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Ital J Gastroenterol. 1995 Apr;27(3):117-21.

Lactose malabsorption and irritable bowel syndrome. Effect of a long-term lactose-free diet.

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  • 1Cattedra di Gastroenterologia I, Universit√† La Sapienza, Roma, Italy.

Abstract

Lactose malabsorption may induce abdominal symptoms indistinguishable from those of the irritable bowel syndrome (IBS), however the exact relationship between the two conditions and the optimal differential diagnostic workup are still to be defined. We prospectively studied the prevalence of lactose malabsorption (by means of a hydrogen breath test) and the clinical effect of a long-term lactose-free diet in 230 consecutive patients with a suggested diagnosis of irritable bowel syndrome, no organic disease of the GI tract, and no history of milk intolerance. Lactose malabsorption was diagnosed in 157 patients (68.2%). In 48 (43.6%) of the 110 patients who complied with the diet symptoms subsided, in 43 they were somewhat reduced and in 17 they remained unchanged. Symptoms never fully subsided in lactose malabsorbers non-compliant with the diet or in normal lactose absorbers who adhered to a lactose-free regimen. Partial improvement was observed in 20% of these subjects. No relation was demonstrated between pre-trial symptoms and the outcome of the diet. The occurrence of symptoms during the lactose breath test strongly suggested a favorable response to diet, but did not help in predicting whether symptoms would subside or be reduced. Conversely, their absence during the test was not associated with an acceptable negative predictive value. The high prevalence of lactose malabsorption in the patients under study suggests that in Italy IBS and lactose malabsorption are frequently associated. A test for diagnosing lactose malabsorption should always be included in the diagnostic workup for IBS and a long-term lactose-free regimen recommended if the test is positive.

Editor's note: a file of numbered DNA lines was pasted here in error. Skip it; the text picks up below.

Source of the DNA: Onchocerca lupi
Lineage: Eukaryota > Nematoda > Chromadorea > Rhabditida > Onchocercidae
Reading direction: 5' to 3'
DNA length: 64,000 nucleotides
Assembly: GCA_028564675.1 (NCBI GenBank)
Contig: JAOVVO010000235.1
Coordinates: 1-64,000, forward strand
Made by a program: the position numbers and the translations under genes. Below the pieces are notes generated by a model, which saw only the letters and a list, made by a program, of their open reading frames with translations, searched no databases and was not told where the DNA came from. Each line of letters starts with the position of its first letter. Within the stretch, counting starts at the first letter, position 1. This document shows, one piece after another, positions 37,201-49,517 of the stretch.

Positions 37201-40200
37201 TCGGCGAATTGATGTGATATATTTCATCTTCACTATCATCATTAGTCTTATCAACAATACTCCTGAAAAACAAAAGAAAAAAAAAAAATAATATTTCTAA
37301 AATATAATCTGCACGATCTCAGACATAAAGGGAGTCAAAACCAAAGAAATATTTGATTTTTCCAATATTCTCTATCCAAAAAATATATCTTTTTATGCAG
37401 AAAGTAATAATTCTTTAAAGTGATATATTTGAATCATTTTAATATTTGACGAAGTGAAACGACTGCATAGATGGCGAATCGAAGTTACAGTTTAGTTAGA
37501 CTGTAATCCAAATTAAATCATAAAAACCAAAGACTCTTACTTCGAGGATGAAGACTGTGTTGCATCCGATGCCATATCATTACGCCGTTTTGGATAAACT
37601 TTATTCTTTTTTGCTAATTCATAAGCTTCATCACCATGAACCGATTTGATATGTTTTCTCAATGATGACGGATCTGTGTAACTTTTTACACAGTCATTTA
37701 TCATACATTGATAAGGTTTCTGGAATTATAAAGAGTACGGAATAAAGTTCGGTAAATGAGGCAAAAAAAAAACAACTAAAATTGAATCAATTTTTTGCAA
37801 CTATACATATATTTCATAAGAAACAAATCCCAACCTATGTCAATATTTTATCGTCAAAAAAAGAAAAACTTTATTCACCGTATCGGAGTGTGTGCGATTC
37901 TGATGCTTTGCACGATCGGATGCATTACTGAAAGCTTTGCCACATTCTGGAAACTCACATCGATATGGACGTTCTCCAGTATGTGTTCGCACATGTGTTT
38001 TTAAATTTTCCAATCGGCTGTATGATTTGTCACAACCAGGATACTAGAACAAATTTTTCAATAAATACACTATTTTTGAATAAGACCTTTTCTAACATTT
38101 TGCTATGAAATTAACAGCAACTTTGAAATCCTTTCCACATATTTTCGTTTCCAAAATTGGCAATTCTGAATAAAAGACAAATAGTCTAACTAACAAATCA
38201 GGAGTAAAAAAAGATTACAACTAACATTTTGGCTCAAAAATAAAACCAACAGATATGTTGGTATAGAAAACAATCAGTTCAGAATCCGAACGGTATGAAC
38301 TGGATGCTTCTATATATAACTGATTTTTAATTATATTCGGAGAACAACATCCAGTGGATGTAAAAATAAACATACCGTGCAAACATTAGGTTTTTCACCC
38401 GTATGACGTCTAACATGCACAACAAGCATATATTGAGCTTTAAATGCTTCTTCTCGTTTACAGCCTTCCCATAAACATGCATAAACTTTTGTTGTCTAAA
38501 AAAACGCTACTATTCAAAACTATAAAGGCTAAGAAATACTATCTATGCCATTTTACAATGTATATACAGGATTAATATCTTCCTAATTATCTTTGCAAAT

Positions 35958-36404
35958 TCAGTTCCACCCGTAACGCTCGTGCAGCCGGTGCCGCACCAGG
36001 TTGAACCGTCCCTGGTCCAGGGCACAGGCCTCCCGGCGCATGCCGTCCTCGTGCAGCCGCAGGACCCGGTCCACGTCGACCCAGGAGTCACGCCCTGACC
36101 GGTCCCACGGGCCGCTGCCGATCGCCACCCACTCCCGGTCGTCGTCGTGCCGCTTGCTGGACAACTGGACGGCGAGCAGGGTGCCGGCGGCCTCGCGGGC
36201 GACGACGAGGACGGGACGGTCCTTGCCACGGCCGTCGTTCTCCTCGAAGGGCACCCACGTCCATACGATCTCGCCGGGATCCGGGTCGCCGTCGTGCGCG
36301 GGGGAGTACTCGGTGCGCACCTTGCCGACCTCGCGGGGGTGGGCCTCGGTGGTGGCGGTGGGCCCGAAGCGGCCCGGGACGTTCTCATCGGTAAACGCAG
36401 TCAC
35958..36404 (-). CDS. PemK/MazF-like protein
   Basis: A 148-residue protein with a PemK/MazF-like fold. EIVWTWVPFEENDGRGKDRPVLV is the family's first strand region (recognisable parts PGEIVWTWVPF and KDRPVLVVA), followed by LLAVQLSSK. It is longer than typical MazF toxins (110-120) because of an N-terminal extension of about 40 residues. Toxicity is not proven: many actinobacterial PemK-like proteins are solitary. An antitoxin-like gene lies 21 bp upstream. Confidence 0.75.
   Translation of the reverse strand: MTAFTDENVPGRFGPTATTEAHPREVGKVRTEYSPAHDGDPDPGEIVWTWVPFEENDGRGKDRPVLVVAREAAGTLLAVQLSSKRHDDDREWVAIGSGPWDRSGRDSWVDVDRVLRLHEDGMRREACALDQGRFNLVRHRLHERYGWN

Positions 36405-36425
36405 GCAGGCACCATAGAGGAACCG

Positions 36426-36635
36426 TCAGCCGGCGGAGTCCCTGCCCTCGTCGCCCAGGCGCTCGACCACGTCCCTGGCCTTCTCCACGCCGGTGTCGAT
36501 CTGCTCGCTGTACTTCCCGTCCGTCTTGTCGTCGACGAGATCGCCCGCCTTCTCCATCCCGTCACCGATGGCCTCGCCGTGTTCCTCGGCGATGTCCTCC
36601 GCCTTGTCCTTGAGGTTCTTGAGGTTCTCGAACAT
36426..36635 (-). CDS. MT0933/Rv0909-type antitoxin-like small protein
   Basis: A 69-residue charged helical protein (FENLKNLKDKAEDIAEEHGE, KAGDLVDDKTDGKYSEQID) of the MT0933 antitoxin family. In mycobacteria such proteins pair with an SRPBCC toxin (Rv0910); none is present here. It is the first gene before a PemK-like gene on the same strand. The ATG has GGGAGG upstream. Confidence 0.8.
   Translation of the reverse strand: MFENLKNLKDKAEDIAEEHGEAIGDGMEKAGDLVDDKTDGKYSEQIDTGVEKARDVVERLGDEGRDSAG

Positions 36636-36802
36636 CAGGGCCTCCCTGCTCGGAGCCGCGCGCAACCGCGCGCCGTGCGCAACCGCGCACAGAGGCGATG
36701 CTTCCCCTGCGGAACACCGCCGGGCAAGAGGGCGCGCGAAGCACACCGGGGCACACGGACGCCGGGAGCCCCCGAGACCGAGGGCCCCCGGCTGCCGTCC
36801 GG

PMID:
7548919
[PubMed - indexed for MEDLINE]
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